Colorada has expanded its gambling operation, aided by the fact that gamblers do not pay taxes on their winnings, swiftly becoming a secondary Las Vegas. Even more profits are earned through state-sponsored illicit drug trafficking - the state is the only organization authorized to import substance-abuse drugs, not that there is much of a black market, because the state's rates are quite acceptable (they can buy and market in bulk and ship the goods effectively after all).

Slave labor[]

Clearly the most controversial policies are those applying to the way the state treats convicted criminals and bankrupts. There is no bankruptcy filing; if at the end of the day a person can't pay off all his/her debts, that person ends up in jail, much like the old debtor's prison system. The lender gets a fraction of its invested money back, which encourages them to report those who don't pay, and the government is left to profit tremendously from the exchange in three ways. Likewise, convicted criminals are sent to prison, with the government extracting significant revenue from each of them. Inmates are forced to take online training courses in some subject matter or other to increase their productivity, and then are subject to a rigorous, 16-hour, 365-days-a-week regimen of slave labor. Female criminals are often forced into prostitution at brothels where those interested may pay $100 to $10,000 per copulation depending on the sensuousness of the slave/prostitute. Female criminals convicted of felonies may also lose their virginity in a similar manner, with the state capitalizing on this rare good by charging one-time premium prices. (A side effect of the policy is that a lot of convicted criminals come out of jail with intense trauma. But whose fault would that be?) Not only does this act as a strong disincentive to would-be criminals and risk-takers, it also maximizes productivity and government earnings, not to mention teaching the convicts and debtors a lesson (crime and putting too much at risk doesn't pay).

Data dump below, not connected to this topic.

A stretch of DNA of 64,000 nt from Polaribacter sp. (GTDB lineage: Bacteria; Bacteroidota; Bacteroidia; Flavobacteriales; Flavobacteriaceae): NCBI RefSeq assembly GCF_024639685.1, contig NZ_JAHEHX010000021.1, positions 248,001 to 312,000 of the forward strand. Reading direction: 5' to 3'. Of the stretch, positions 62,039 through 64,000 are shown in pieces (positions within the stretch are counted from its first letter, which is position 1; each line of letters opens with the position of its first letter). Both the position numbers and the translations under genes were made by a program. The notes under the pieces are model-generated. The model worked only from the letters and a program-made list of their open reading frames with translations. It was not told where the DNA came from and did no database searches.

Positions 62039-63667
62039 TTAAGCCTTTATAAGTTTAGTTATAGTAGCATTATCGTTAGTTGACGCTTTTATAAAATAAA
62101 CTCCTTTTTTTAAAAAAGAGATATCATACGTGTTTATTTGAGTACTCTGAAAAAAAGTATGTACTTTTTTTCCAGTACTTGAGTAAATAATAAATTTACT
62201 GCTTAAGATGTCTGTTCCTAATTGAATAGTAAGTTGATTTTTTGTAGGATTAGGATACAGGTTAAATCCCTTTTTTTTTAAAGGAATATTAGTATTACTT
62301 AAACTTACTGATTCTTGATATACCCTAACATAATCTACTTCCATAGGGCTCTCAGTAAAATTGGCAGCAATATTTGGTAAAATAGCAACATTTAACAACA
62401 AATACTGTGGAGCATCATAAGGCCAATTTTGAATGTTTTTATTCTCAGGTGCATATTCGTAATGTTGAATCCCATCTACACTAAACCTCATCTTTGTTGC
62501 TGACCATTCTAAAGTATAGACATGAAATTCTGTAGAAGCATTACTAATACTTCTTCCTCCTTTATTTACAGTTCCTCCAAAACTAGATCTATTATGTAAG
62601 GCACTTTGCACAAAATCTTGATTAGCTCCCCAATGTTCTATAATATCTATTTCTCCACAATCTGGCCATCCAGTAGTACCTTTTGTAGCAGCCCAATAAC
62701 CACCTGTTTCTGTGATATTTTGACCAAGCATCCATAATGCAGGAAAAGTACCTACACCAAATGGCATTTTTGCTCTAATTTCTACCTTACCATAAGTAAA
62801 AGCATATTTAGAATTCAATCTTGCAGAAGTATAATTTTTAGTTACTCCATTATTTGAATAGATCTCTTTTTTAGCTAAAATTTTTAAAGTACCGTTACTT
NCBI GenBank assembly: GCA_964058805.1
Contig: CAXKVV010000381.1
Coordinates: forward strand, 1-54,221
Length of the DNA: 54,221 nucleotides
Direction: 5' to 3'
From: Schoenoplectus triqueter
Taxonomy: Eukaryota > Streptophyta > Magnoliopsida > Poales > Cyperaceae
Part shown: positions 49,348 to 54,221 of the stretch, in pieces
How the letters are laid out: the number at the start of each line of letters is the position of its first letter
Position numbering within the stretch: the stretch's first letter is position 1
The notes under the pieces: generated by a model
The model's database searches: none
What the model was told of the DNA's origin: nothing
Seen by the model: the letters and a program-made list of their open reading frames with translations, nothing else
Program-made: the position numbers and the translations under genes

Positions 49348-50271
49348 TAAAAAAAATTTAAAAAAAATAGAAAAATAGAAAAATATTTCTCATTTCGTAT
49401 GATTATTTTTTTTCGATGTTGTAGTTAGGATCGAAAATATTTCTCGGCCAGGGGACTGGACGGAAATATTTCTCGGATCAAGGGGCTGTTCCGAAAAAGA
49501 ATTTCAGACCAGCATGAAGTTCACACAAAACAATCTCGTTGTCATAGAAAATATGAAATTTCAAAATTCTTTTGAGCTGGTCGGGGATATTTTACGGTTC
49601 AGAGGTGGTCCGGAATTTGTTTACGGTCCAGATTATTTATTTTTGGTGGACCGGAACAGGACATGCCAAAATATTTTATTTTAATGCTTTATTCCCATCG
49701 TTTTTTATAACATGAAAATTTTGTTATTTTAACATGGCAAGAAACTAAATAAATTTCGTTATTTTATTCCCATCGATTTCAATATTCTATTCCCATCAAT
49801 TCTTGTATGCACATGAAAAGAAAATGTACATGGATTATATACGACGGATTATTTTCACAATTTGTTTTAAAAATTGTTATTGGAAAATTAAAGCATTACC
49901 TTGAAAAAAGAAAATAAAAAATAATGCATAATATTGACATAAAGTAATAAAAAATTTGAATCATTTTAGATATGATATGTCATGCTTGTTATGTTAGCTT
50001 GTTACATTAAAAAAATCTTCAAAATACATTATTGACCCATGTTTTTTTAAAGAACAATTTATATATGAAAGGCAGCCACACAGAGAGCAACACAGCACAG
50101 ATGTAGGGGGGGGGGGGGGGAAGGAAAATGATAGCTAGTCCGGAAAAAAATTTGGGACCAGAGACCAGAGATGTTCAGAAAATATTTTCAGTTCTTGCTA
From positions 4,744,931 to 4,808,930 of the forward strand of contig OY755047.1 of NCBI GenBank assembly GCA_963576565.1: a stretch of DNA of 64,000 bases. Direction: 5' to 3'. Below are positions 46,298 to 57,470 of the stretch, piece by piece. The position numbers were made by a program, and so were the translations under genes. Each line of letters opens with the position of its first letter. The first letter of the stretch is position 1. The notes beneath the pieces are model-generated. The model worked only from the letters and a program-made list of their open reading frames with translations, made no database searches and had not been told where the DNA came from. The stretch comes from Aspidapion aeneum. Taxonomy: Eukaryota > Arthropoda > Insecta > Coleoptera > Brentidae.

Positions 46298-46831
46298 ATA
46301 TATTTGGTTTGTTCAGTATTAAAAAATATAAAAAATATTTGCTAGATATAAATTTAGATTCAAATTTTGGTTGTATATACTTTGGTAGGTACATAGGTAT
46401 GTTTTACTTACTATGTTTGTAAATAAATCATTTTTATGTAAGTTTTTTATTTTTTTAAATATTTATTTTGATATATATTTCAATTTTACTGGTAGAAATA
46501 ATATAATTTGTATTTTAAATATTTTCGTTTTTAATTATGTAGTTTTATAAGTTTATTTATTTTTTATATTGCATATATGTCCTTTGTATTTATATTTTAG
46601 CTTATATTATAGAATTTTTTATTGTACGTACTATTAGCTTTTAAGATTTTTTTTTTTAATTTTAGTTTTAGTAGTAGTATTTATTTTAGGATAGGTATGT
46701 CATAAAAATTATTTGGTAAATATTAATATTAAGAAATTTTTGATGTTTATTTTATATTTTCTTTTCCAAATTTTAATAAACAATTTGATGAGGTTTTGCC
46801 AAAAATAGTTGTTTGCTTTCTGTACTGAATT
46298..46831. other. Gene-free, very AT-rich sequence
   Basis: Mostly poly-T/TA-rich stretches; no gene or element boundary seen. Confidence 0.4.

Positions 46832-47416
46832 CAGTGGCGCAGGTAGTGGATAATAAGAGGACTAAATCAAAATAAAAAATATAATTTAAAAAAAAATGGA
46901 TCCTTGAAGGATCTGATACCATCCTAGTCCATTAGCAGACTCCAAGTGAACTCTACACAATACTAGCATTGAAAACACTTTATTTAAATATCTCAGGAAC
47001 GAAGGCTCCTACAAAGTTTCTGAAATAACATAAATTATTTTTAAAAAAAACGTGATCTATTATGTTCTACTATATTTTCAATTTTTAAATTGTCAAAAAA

All this may seem like cruel and unusual punishment, but it pays: these three components account for around 50% of government earnings. Sometimes, in order to increase profitability, the government will seek buyers for these slaves, generally priced at a premium over the expected profits to be made from working a slave. Each transaction enacted in this way gives the government more money than it could have earned otherwise and opens up more room in the prisons, and of course improves the utility of the buyer, who supposedly can find a better use for the slave (more profitability) than can the government.

Law enforcement[]

Colorada has a strong law enforcement sector. There are numerous hidden security cameras positioned at random, alternating locations, which are randomly monitored. The government believes it is only 20% effective at catching and noticing crime. This means that, as a rule, for every infringement a person is caught with, it is assumed that the person had already committed 5 crimes of equal weight and is therefore charged as such. A person caught for committing a murder, for example, will be charged with 5 counts of murder, not one (then back in court, those 5 counts are treated as 1 count again). This is basically a means for the government to greatly magnify the cost to the criminal of committing any given crime, and to increase the length of time that the government can force its inmates to serve in prison.